Several of the other “metallic touches” appealed to me, stitch marker #1 that resembled medallions, and buttons #3, #7, and #12.

I haven’t checked it out yet, but the concept sounds very interesting. KnitBook is a book of patterns that you pick out from their selection, formatted from a choice of three bindings, one of which is a spiral binding. Then it is printed and mailed to you. I wonder how pricey it is. It’s from the website But as the ad says, coming soon. I just checked it out and it’s still coming soon. So is Christmas!

The one item I did check out and sign up for is discussed under VK World on page 20, Patternfish. It’s found at It’s an on line store for buying and selling knitting patterns. What’s nice about the site is that the patterns are indexed by designer and yarns besides the normal pattern categories. The patterns are reasonably priced, and the site keeps a file of the patterns you’ve purchased, a great backup for the big black hole that lurks in my workroom.

The advertisement on page 49 of Vogue Knitting, “Top 10 Picks for the Holidays” by mentions Planet which I’d like to check out too. It mentions free patterns and an international yarn shop directory. ‘Free patterns’ always grabs my attention. Fiber buzz is a collection of artisans packaged for marketing. Their products are highlighted in ads in several fiber magazines under the title of “Top 10 Picks”. The list of artisans is quite large so the products in the ads vary continually.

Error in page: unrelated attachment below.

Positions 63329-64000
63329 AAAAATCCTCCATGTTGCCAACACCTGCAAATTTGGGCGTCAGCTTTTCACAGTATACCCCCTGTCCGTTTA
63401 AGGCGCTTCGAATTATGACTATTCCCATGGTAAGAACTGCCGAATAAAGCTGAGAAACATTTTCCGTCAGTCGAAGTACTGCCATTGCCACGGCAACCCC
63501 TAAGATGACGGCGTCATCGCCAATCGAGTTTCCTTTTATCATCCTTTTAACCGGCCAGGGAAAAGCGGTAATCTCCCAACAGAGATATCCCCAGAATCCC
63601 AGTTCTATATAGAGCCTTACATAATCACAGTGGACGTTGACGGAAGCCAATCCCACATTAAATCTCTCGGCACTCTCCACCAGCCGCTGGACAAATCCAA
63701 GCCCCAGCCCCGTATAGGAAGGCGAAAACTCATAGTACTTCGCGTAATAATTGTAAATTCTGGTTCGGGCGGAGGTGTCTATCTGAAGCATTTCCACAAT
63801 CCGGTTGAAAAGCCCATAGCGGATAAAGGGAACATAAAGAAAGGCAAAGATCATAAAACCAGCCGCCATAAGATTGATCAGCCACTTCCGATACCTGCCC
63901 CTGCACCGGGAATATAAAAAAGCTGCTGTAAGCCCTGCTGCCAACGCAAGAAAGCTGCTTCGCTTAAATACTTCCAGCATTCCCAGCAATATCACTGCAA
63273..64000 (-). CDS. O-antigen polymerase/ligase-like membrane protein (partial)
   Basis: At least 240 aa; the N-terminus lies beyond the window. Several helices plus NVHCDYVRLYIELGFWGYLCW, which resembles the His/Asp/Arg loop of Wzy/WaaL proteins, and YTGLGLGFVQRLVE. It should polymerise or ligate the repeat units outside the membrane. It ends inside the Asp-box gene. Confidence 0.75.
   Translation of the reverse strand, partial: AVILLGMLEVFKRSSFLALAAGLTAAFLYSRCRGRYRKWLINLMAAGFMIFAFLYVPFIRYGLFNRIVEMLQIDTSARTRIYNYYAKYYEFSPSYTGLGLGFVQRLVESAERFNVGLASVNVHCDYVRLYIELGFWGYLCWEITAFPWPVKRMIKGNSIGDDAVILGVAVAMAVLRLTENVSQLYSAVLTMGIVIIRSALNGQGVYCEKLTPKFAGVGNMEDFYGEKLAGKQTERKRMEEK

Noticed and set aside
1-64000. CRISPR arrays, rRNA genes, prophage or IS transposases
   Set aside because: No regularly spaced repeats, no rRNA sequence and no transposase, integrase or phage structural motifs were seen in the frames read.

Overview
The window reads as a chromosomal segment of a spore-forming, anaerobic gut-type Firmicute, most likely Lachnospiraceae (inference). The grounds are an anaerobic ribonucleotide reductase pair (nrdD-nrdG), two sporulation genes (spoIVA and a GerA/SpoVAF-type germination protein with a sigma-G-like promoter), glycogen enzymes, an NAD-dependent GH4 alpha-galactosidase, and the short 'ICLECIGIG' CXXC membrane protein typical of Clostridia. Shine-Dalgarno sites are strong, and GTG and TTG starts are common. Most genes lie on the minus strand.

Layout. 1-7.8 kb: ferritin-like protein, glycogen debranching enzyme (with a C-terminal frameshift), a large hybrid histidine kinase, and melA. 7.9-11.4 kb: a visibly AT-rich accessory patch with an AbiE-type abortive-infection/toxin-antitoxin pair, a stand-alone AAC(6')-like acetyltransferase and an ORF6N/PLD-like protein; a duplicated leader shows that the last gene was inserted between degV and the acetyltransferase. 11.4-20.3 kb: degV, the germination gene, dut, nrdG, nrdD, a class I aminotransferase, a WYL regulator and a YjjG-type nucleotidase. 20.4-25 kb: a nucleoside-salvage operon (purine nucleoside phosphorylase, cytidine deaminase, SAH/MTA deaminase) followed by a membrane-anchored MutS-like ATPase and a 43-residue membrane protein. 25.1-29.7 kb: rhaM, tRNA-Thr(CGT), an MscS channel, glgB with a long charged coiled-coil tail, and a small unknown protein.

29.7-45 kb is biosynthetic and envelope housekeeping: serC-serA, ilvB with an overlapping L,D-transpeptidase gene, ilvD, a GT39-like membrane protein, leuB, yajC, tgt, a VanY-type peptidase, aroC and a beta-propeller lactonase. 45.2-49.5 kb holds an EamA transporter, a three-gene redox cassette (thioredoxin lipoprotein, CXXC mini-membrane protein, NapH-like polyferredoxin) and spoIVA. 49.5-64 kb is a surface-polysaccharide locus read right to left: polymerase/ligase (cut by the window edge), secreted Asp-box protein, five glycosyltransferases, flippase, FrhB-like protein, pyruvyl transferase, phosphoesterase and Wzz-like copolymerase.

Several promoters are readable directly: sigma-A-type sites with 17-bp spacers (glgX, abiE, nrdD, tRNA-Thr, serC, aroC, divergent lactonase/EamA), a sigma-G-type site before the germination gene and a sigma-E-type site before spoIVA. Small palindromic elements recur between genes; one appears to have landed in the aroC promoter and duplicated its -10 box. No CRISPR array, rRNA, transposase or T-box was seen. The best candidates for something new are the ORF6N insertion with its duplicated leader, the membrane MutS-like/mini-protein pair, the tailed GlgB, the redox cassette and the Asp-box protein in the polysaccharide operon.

Tags for your handmade gifts can be ordered from The tags are colorful, clean looking and would add a nice touch to a gift. Twelve Handmade tags for $5.95. The artist also has other items for sale like note cards. “She is a graphic artist who loves to knit”.

So now that I’ve paged through this issue of Vogue Knitting pretty thoroughly I’m waiting for the Winter issue to show up on January 27.

Tuesday, January 6, 2009

Back From the North Country

New Year’s has come and gone. The Christmas music is finally silent, I think this is the first year I really got sick of hearing it. Of course, part of the reason might be that they started playing it before Thanksgiving. We took down the Christmas tree Sunday so that really ends the season for us with Epiphany.

We traveled to Salt Lake City on Saturday after Christmas to help our daughter Carlee and family unpack boxes and get settled in their new house. Really it was to give everyone a break from the moving. Tom took Jack skiing on the day we drove up. Later Carlee and I would hit some of the sales and exchange some Christmas gifts. You know, do what we women love to do when the men have the kids, shop!

One day after getting the china cabinet and laundry room in order, Bob and I were able to escape for lunch and wander around Barnes and Nobles Book Store. The kids were in daycare, Carlee was in So. California on business and Tom was at work. So everyone had some time for work and play.